• A variation of the last one is: you have seen a great movie/play, can you continue the story? This is not a sequel where the next film is a repeat of the first. It is a continuation form where the story left off. There are two great examples of this: the James Garner movie “Support Your Local Marshall” that follows on from his adventures in “Support Your Local Sheriff”; and the classic is Godfather Part 2

  • How about take a real life story. Does it work as it is, then write a screenplay about it and you will get something like “”The French Connection”, Cool Runnings” or “Apollo 13”. If you do not like the way it went, change it and turn it into fiction. You can still use the tag “based on real events”

  • If all else fails, take a great book and re-write it as a play/screenplay. There have been enough of them and most of them were rubbish. The book “The Devil's Candy” is the story of how the book “The Bonfire of the Vanities” was changed and changed and changed as different actors, producers and even demographic advisers were brought in. As a book on how Hollywood works to destroy a story, I have not read better. My friends would be surprised at my suggesting this as I despise bad adaptations. And I do. My opinion is that anyone who tries to re-write a classic is claiming to be a better writer and I just do not think Peter Jackson is a better writer than JRR Tolkien, for example. But when a screenplay writer acts like a translator, it works much better. When a translator is moving something from one language to another (or in this case, one medium to another), they do their best to keep the original intention of the source. It is quite obvious that some things work on the page but do not work on the screen. I am told that there is a whole page in Les Miserables where Victor Hugo writes about a girl standing under a lamp post. In a screenplay, the same section would read something like “Street: night. Girl stands under light of lamp post”.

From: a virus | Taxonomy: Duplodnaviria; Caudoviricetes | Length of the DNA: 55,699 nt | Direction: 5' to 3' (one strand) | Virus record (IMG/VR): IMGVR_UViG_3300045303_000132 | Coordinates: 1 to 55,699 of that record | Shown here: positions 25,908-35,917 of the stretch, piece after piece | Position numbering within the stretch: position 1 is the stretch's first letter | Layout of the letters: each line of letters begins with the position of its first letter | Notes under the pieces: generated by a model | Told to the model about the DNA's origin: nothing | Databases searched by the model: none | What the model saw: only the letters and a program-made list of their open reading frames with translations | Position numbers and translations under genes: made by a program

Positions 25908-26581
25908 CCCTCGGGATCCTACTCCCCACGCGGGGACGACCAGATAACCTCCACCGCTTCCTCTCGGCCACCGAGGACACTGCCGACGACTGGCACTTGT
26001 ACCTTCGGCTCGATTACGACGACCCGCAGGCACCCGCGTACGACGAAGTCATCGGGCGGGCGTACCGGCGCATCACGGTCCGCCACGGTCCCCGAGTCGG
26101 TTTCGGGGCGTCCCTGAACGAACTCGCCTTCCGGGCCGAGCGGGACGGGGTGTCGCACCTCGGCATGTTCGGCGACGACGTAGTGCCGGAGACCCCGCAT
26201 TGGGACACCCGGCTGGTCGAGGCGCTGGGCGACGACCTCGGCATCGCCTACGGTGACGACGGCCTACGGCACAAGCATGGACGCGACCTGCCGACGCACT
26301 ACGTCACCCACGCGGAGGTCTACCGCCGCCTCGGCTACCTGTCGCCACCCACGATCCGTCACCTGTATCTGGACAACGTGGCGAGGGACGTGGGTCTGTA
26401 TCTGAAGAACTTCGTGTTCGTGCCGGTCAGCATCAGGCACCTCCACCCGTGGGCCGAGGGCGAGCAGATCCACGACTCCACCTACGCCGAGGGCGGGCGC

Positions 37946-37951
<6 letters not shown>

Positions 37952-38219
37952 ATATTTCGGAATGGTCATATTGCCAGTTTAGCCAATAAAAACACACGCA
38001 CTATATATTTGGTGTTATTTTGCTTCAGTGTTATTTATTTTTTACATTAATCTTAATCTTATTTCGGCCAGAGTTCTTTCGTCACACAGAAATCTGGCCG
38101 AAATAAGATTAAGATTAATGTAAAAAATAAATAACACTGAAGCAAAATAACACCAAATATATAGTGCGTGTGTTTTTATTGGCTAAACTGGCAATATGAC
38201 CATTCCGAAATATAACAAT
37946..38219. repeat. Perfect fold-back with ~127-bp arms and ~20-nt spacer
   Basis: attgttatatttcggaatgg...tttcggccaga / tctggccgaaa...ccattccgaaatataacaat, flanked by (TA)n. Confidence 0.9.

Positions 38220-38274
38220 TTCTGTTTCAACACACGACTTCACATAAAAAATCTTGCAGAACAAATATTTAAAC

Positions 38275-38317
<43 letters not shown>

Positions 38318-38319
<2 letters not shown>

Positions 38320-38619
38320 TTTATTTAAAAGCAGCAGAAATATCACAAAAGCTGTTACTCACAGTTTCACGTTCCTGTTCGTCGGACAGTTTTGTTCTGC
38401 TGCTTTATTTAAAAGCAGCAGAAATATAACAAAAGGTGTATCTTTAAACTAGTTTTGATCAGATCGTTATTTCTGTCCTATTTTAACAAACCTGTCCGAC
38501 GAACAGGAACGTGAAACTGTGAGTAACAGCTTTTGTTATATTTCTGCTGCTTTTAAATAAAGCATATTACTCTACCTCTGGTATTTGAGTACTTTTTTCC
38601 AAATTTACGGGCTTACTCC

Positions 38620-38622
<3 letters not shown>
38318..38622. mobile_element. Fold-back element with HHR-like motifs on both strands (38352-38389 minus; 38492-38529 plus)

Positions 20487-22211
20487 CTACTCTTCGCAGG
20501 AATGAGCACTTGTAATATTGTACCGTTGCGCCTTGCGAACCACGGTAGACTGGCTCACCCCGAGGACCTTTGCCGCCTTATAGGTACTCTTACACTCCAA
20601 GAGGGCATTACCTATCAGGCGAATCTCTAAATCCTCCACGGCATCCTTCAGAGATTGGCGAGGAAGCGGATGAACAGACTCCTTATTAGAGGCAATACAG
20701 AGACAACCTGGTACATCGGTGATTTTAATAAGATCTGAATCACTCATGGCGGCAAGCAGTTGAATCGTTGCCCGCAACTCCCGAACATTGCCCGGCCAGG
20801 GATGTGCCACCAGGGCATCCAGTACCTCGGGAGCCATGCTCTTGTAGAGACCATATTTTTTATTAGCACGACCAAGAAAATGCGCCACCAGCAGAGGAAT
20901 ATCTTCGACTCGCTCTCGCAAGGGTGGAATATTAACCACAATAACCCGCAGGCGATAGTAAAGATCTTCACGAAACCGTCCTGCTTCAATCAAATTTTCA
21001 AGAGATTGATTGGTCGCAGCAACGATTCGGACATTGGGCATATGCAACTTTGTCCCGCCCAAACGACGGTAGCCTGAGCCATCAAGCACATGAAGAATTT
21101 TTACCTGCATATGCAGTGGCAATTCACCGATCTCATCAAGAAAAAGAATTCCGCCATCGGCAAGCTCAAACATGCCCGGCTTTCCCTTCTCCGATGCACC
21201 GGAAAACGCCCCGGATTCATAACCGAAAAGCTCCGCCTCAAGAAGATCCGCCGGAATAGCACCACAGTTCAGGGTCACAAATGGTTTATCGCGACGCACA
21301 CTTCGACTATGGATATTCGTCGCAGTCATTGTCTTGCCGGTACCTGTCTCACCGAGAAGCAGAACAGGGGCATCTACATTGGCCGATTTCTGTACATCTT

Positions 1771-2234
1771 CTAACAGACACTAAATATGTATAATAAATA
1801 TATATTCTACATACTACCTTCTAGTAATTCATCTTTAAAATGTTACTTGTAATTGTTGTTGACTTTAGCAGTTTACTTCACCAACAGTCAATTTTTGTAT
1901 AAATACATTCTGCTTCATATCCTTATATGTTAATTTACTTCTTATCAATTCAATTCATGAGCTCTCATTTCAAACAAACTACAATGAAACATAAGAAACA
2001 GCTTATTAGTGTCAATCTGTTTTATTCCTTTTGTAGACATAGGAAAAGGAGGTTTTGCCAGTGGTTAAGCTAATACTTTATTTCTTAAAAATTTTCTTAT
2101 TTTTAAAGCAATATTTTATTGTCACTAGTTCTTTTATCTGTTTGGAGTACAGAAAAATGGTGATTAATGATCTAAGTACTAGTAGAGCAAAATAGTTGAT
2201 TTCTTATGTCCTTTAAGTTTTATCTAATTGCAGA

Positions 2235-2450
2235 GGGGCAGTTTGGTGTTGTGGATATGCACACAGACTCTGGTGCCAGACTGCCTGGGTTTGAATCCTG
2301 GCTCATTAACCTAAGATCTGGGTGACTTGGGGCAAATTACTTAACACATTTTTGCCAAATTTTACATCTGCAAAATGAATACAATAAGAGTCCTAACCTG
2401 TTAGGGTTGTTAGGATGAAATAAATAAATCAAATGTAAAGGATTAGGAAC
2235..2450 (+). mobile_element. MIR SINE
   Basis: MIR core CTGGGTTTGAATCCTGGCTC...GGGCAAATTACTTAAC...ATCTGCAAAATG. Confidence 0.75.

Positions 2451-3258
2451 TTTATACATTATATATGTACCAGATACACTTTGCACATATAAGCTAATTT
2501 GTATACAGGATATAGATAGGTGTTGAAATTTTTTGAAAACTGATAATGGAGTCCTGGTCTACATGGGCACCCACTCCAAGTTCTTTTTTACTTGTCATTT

Another piece of advice I have came to me from the artist Paul Gulacy. I must quickly add that I have never spoken to the gentleman, it was something I learned from his artwork. He drew an american comic called “Shang-Chi, Master of Kung Fu”, only when he drew it, his characters were modelled on Hollywood actors and actresses. So Shang-Chi was “played” by Bruce Lee, one of his team was “played” by a young Marlon Brando and one was even “played” by Marlene Dietrich. It occurred to me that having a real actor or actress there in the part of one of my characters was a real good way of making it real in my head. Just the very act of asking “Who would be perfect to play this person and why?” gives me a better idea of who that character is

Finally, I have a friend called John who I can chat through problems with. The great thing about John is that he does not think the same way I do and so will usually come up with something I had not thought of. Sometimes I use it and sometimes I do not but it is a great help just to talk through the blockage. I strongly suggest you get someone just like that because even when you do not have a writer's block, it still helps to talk through your plot. Too may times, I have come up with an idea that sounds really great in my head only to sound really stupid when I explain it to someone else. And John is a good enough friend that he will tell me when something is crap.